BVCA finishes standardized VC documents

The UK venture capital trade body hopes its legal templates will streamline the negotiation process for early stage investors.

The British Private Equity and Venture Capital Association (BVCA) finalized its new set of standardized deal documents for early stage venture capital investors in order to reduce time and cost burdens on VC firms.

BVCA’s goal is for these templates to become widely used throughout the industry so that both firms and their legal advisors are more familiar with common commercial terms under negotiation, an achievement the US venture capital industry has already achieved with the support of the National Venture Capital Association.

The initiative followed up on the BVCA’s first campaign to create model documents in 2006, an effort that did not gain significant traction. In February, the BVCA launched the consultation stage of its revised and updated versions of the old templates.

The new documents include model articles of association, a model subscription and shareholders' agreement, a model term sheet for a Series A round investors and a technical briefing on the accounting treatment of preferred shares, according to the BVCA website.

One important change to the previous documents is that the shareholders' agreement has now been converted into a simple contract, rather than a deed, in order to eliminate the complex execution formalities of a deed format, according to a client memo from law firm King & Wood Mallesons SJ Berwin.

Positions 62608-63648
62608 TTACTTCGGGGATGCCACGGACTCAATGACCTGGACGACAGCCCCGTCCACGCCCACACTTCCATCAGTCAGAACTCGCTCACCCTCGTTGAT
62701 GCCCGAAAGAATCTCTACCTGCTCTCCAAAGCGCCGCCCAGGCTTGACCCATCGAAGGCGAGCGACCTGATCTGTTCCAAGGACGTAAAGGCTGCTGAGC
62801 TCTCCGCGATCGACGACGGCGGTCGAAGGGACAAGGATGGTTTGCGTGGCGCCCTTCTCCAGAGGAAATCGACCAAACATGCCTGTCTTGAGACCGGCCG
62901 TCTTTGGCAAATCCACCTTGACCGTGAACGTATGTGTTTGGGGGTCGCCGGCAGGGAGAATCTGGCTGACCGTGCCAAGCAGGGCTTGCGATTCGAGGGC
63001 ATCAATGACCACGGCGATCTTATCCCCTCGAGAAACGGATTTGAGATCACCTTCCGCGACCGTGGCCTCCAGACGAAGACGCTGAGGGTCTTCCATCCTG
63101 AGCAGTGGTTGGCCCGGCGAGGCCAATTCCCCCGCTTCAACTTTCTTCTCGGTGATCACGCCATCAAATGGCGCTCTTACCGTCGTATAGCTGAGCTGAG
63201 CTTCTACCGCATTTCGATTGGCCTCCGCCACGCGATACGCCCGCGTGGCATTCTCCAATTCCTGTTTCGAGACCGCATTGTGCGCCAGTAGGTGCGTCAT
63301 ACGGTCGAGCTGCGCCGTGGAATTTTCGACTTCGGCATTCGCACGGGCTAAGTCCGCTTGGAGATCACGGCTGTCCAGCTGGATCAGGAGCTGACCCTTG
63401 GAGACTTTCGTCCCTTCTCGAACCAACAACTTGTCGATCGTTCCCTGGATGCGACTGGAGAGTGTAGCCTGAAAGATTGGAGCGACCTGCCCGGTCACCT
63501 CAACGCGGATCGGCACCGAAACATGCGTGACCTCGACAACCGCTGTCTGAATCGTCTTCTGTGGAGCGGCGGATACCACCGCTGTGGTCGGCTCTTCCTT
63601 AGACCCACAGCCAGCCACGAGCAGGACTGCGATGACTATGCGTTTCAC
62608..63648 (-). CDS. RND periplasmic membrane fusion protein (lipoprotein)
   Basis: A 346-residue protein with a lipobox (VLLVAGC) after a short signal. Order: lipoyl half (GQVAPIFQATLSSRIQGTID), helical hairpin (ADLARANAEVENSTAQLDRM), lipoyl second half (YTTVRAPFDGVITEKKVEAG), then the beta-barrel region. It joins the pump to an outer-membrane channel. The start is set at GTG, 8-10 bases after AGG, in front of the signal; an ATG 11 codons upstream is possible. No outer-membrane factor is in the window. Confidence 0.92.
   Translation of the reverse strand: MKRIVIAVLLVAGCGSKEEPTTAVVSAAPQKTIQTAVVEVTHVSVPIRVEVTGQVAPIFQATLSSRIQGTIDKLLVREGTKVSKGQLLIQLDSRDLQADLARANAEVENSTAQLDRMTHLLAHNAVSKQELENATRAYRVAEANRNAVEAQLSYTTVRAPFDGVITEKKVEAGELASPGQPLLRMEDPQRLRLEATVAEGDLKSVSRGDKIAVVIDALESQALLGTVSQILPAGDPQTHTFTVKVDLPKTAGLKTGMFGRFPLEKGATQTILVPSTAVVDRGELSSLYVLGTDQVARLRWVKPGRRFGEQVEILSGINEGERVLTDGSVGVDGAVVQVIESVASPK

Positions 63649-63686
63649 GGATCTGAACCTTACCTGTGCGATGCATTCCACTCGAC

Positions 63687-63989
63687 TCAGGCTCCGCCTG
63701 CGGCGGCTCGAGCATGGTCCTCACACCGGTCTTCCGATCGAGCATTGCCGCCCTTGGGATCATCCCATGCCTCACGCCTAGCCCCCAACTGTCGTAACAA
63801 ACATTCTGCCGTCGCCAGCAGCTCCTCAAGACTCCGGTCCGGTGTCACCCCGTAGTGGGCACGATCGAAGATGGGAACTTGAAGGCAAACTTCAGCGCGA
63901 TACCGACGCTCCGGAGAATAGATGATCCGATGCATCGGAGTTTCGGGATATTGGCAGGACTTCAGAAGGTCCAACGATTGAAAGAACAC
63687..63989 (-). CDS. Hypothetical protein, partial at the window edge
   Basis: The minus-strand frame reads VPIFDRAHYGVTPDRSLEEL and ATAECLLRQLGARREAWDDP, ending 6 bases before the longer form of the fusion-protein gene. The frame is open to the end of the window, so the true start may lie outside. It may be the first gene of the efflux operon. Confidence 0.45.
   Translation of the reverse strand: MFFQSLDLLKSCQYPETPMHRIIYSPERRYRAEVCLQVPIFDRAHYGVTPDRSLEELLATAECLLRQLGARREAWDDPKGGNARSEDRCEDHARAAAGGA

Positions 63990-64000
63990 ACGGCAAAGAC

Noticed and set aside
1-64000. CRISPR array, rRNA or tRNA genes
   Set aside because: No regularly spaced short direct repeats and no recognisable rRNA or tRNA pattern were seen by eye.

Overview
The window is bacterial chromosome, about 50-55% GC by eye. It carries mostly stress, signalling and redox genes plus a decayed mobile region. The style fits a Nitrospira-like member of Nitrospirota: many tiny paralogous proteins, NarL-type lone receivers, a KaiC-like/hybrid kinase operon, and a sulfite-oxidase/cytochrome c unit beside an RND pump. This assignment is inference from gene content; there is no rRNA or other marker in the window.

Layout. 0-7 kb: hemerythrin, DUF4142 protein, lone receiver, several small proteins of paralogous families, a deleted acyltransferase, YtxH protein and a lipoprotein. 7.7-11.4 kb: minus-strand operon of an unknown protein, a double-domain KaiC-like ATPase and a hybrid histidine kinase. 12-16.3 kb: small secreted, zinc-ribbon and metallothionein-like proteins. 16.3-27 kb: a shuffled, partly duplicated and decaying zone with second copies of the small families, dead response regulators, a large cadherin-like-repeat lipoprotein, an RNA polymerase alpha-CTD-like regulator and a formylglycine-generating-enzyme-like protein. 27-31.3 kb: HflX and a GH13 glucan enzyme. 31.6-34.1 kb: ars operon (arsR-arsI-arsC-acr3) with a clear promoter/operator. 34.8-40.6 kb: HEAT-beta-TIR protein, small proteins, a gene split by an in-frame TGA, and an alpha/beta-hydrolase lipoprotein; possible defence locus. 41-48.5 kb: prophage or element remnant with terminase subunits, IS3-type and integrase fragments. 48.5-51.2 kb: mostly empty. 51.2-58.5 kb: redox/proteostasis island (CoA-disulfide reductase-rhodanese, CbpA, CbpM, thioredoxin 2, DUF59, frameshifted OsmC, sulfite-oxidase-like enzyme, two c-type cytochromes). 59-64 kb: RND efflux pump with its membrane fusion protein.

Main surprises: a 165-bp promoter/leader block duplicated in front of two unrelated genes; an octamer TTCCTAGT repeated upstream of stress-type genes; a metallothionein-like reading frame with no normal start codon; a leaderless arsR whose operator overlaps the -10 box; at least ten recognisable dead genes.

The note on the accounting treatment of preferred shares issued by investee companies to VC investors is also new, and aims to help firms determine how these shares need to be shown on the balance sheet of the company.

BVCA’s goals to streamline the documentation process and reduce transaction costs will only be achieved should the industry embrace the new standards, which seems likely according to King & Wood Mallesons SJ Berwin.

“Whether these initiatives succeed will depend on whether enough market participants are willing to accept and use the templates,” noted the memo. “No doubt some will feel wedded to their own tried and tested documents, but the early signs are that many firms are willing to make the switch.”